Grafting Woody Plants: Fruit Trees

Sean Halloran, Plant Propagator, Arnold Arboretum of Harvard University

[Dana Greenhouse Classroom, Arnold Arboretum]

Grafting is the technique of joining parts of separate plants in such a manner that they unite and continue their growth as one. Learn basic principles of grafting with an overview of different types of dormant-season grafts. Arnold Arboretum propagator Sean Halloran will provide step-by-step instructions so that you can practice both cleft and side veneer grafts using apple root stock. Simple after-care will be required until planting out in springtime. Fee $58

Registrants will need to sign an Assumption of Risk and Release in order to participate in this class.

Arnold Arboretum Researcher Receives Grant to Study How Plants Choose Mates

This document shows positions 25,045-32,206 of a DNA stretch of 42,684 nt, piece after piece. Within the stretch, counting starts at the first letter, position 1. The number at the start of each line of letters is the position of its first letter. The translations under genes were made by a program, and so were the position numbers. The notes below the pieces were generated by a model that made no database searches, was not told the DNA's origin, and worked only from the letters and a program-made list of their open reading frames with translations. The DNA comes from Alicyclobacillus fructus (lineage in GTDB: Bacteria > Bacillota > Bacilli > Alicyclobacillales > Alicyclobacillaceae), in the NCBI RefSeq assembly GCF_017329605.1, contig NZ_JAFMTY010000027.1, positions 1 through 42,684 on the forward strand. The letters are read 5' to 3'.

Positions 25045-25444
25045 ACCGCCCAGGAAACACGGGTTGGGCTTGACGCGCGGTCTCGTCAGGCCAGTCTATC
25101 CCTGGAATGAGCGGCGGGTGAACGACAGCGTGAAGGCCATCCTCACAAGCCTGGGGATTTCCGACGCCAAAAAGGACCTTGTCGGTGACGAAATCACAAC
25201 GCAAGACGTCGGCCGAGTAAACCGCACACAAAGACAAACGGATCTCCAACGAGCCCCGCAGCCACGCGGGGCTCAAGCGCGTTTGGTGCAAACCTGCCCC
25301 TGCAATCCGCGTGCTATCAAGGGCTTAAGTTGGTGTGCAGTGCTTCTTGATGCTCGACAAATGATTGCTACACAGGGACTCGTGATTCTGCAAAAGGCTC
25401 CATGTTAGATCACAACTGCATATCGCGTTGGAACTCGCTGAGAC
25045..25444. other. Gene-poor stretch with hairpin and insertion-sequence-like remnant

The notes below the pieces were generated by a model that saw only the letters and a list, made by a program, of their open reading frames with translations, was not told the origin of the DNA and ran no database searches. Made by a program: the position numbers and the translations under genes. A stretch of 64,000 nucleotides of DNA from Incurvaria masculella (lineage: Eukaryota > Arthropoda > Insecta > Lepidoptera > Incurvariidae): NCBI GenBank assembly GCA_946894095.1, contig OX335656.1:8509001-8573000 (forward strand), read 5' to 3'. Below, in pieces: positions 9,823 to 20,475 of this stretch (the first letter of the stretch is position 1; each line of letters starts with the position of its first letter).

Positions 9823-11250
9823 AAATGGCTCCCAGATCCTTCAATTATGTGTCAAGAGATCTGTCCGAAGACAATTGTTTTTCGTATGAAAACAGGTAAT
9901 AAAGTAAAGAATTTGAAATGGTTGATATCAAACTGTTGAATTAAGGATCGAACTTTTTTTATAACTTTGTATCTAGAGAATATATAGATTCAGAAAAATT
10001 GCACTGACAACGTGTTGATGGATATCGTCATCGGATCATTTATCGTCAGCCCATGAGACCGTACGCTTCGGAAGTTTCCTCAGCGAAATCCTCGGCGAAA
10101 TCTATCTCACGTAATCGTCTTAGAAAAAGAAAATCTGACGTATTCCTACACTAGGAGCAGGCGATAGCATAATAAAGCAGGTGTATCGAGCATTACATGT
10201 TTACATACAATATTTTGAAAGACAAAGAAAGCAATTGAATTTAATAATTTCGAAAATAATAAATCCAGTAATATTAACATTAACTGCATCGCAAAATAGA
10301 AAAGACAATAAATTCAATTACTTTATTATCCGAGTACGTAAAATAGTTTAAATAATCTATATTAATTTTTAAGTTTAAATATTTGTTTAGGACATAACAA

This spring, the greenhouses in the Weld Hill Research Building at the Arnold Arboretum of Harvard University will be overflowing with Phlox, fragrant flowers bursting with hues of violet, pink, red, and magenta. But it’s not their floral beauty or aroma that captivates Robin Hopkins, assistant professor of organismic and evolutionary biology at Harvard. Hopkins, who is head of the Hopkins Lab and a Faculty Fellow at the Arboretum, recently received a four-year, $700,000 grant from the National Science Foundation Panel of Plant Biotic Interactions to study how a native Texas phlox species selects its mates. That is, she will work to identify which molecular signals are being stimulated by pollination, and see if the identity of the pollen changes the types of signals being triggered for reproduction. “The incredible diversity of floral color, shape, smell, and size evolved to entice pollinators to move pollen between plants,” Hopkins said.

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